Hip hop music has always been an effective vehicle for social commentary in the Black community. The landmark 1992 Los Angeles riots that erupted after Rodney King's trial left just as much of an impression on the genre as it did on race relations and pop culture in America. This Wednesday at SXSW, VH1 Rock Docs will be premiering UPRISING: Hip Hop and the LA Riots a film spotlighting the transformative event from a diverse perspective of rappers, musicians, victims and police officers. Interviews with artists who participated in the riots as well as those profoundly effected by them will also be included, such as Too Short, Big Boi, KRS-One, Nas, Arsenio Hall, John Singleton, and Rodney King himself.
Narrated by none other than Cali rapper Snoop Dogg, 'UPRISING' will explore the relationship between the violence spawned by the Kings trial and the immediate burst of violence that subsequently left 53 dead, thousands injured and over 12,000 arrested— a rage that was clearly expressed in hip hop music shortly after. 'UPRISING' will place hip hop at the center of this historical account that explicitly highlighted the volatile issue of race in the United States.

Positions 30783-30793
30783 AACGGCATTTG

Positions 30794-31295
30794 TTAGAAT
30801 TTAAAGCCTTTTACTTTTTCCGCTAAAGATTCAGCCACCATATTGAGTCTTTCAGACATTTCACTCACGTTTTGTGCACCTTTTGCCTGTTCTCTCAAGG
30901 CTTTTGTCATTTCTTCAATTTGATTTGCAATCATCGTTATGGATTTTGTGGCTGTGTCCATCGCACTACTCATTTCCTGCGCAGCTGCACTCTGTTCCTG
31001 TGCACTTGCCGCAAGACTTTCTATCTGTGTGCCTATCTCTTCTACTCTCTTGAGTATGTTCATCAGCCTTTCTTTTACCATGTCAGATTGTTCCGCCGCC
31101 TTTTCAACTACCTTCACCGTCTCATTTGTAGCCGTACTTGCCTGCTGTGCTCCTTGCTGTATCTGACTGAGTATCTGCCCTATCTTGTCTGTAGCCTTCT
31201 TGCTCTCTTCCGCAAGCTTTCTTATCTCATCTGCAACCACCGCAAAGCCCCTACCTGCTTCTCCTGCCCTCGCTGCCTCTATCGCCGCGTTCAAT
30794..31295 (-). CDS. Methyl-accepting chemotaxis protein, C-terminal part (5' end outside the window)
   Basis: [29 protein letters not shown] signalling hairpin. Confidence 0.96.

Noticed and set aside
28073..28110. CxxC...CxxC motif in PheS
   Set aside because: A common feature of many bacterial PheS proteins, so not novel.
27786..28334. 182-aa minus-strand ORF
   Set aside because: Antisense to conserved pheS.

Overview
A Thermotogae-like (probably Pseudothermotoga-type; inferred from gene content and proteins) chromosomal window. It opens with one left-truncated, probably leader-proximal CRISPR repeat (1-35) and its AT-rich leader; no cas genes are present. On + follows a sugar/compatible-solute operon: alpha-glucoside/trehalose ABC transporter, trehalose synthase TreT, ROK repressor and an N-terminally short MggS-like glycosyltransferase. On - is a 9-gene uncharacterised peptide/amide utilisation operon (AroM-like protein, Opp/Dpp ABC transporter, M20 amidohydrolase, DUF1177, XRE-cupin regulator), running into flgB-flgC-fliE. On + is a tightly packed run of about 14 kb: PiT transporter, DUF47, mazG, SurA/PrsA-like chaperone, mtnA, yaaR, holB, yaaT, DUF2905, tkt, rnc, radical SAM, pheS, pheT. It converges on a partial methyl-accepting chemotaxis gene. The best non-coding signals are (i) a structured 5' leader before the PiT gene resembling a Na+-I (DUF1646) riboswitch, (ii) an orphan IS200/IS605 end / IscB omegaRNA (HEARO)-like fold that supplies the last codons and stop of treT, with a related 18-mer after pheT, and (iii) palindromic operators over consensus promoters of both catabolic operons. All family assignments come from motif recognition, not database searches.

Have the LA riots been adequately covered in history books? Or is 'UPRISING' a much needed documentary that will cast a light on America's uglier past?